While the PowerLite 1715c is rated at 2700 ANSI lumens, our test sample was reading closer to 2100 ANSI in "Presentation" mode, which is the projector's brightest. Using low lamp brought that number to 1616 ANSI, or a roughly 25% drop. Using sRGB mode with the lamp on high measured 1751 lumens, and 1300 lumens in low lamp mode, with better contrast and color performance. Our projector also measured 90% brightness uniformity, which is impressive.
In a smaller conference room with the lights dimmed, 2000 lumens can often be too bright, and it may cause eyestrain and headaches. The various operating modes of the 1715c give you the option to drop lumen output to 1300, which is more appropriate for this type of environment. And since low lamp mode is still plenty bright, and since it adds another 1000 hours of life to the lamp, it makes budgetary sense to keep the 1715c in low lamp mode unless you have a larger venue in which you need the extra lumens. Gaining 50% more life from a $350 lamp is no laughing matter, and can save some serious scratch in the long run.
Contrast performance is more than sufficient for a business projector. While the 1715c is rated at only 400:1 On/Off contrast, the projector has more than enough dynamic range to display beautiful data and photographic images in a presentation environment. The reason is that in a presentation room with modest to moderate ambient light, it is lumen output and not contrast ratio that determines the viewers' perception of contrast.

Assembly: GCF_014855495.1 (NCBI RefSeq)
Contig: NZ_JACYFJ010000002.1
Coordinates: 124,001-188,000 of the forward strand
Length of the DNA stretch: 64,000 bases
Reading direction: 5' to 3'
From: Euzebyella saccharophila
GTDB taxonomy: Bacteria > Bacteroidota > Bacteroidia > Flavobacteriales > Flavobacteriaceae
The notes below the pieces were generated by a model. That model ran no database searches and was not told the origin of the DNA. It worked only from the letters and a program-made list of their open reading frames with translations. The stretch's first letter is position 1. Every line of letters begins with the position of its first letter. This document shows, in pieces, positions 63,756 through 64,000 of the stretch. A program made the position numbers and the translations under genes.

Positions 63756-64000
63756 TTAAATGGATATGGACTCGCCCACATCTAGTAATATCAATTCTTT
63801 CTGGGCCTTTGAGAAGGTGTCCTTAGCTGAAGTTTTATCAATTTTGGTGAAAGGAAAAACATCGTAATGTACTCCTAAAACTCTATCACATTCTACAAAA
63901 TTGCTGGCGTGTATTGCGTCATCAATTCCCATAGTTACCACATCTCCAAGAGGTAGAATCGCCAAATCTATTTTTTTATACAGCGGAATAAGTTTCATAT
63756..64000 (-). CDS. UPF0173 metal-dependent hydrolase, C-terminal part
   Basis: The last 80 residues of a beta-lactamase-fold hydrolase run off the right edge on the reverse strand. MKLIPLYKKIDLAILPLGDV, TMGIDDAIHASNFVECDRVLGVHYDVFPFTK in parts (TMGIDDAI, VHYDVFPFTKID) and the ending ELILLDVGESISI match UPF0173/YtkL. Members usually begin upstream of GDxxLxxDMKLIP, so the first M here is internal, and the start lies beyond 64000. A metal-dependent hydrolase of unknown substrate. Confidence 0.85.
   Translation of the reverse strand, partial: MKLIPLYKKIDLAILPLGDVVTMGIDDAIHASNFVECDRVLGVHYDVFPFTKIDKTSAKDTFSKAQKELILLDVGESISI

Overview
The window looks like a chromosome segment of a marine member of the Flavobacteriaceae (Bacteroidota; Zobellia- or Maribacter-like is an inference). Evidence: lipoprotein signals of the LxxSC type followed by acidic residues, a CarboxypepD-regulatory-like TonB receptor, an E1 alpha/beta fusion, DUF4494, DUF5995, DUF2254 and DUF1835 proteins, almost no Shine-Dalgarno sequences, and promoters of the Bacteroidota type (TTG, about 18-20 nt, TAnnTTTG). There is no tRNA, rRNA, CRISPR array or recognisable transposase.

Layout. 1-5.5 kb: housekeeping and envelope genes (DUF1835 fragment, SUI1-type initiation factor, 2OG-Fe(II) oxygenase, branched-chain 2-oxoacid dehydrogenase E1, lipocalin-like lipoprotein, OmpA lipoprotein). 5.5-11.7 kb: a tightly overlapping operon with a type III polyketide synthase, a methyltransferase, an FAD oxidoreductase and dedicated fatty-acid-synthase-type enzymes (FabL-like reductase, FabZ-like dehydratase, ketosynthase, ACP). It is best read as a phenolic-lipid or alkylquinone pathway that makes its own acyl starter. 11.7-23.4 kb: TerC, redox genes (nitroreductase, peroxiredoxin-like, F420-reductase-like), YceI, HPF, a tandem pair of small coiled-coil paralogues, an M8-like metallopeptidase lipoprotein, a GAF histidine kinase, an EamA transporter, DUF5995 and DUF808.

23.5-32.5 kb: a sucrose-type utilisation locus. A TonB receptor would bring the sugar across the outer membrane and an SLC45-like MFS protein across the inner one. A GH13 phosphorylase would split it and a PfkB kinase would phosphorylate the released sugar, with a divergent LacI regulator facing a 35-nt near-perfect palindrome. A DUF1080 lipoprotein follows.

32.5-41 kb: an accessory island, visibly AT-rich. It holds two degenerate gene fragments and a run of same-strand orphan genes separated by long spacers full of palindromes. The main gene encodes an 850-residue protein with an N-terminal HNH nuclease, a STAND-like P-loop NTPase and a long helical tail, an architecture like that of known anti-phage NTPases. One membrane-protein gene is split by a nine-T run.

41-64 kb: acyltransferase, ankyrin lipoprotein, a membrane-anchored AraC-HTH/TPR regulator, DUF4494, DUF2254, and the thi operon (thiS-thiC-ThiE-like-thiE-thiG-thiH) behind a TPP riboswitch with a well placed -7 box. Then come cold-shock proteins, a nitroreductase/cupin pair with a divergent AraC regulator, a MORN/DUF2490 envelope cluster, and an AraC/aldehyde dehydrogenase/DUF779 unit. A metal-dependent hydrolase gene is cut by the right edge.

Visible pixelation is typical of an XGA resolution LCD projector, but the projector is razor-sharp. Even among other data projectors, where sharpness and clarity are key, the 1715c stands out as having a crystal-clear image. And as far as visible pixelation goes, it is no longer visible if one is farther than about 1.6 times screen width away from the projected image. In any case, pixelation is more of a distraction with video material than it is with data presentations.
If video is to be shown, the 1715c will do a passable job with regards to color, with accurate hues that are reasonably well-saturated. But screen door effect and lack of contrast take a toll on the image, leaving shadow detail muddled. Overall, the PowerLite 1715c does a decent job with video for a data projector, but it is still primarily a data projector.
From looking at the outside, the 1715c looks like just another "Me-too" XGA projector -- but it's the features that make this one. The Epson PowerLite 1715c is loaded down with features and functionality, ranging from wireless connectivity to auto-keystone and a fast shutdown time. It can do just about everything a presenter on the road would ask of a projector, and it can do it all for less than $2000.
For more detailed specifications and connections, check out our Epson PowerLite 1715c projector page.